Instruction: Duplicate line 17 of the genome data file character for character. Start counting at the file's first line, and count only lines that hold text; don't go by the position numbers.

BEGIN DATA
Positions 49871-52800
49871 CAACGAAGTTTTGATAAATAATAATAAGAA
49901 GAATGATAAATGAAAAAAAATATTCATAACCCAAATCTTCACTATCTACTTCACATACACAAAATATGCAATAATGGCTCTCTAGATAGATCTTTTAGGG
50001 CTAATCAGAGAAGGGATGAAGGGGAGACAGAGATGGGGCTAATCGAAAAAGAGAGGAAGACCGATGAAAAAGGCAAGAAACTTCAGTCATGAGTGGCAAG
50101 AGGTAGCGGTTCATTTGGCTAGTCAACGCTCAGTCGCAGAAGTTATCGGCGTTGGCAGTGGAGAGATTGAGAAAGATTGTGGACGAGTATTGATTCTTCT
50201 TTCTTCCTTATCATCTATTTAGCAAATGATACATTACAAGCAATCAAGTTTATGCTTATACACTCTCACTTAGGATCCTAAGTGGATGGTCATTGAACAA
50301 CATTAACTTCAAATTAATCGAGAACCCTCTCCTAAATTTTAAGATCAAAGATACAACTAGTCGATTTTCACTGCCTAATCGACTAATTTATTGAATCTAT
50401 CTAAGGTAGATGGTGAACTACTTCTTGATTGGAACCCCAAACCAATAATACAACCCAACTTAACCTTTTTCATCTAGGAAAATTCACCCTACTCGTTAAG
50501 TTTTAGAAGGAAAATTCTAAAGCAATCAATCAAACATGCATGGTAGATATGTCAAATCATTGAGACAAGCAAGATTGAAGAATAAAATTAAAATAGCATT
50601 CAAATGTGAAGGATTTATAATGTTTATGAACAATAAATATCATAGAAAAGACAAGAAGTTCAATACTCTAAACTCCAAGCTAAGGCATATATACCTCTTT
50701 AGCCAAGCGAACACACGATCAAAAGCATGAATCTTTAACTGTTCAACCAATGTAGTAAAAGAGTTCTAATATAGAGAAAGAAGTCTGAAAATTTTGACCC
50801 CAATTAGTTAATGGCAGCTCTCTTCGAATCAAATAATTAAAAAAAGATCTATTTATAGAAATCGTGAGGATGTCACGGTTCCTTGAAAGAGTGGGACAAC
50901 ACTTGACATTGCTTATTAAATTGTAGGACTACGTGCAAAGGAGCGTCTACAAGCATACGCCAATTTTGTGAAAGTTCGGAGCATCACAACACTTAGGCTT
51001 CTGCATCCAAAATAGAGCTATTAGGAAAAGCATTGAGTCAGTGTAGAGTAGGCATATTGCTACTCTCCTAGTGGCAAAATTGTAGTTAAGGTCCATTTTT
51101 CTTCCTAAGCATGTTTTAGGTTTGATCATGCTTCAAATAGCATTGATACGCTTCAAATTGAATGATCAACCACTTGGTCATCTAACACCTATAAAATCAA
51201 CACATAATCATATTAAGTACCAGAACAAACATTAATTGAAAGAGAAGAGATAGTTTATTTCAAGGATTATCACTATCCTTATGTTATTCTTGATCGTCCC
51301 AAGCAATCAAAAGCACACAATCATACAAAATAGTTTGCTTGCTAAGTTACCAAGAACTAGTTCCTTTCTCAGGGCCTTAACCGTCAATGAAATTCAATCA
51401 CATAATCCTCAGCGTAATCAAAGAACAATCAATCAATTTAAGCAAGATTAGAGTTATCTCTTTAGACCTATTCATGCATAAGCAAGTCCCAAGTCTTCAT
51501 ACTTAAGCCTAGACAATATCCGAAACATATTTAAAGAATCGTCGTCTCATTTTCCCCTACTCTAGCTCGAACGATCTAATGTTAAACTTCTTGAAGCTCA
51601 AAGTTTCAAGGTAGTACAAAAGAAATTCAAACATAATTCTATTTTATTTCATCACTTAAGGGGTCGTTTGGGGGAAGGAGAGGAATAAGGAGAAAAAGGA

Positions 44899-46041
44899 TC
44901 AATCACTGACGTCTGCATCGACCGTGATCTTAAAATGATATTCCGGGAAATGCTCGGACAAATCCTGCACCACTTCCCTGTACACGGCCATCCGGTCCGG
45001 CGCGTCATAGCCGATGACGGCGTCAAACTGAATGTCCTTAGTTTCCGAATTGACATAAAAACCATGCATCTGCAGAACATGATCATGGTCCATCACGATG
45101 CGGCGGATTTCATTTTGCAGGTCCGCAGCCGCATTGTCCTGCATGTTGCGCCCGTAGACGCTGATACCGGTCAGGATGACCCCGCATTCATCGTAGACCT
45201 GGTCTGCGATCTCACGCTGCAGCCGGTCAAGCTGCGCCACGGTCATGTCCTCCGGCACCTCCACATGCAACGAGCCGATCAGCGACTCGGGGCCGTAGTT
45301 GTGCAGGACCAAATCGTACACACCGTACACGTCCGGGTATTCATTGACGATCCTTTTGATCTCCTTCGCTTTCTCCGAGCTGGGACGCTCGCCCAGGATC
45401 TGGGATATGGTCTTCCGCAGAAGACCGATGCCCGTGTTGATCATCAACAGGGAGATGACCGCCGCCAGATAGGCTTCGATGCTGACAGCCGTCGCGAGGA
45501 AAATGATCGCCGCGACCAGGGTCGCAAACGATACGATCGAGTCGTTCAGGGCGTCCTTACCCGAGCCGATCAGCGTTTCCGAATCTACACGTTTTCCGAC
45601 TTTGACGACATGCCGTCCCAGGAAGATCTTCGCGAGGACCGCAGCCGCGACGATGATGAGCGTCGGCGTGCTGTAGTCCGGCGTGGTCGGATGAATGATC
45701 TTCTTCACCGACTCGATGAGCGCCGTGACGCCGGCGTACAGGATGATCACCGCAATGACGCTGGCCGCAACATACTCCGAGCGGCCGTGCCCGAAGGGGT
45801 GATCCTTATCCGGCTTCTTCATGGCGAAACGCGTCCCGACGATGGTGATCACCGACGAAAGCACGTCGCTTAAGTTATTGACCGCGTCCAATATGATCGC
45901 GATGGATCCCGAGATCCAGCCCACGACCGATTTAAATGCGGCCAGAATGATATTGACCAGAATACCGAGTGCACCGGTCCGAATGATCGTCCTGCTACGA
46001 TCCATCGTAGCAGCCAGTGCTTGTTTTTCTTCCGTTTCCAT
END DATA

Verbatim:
51301 AAGCAATCAAAAGCACACAATCATACAAAATAGTTTGCTTGCTAAGTTACCAAGAACTAGTTCCTTTCTCAGGGCCTTAACCGTCAATGAAATTCAATCA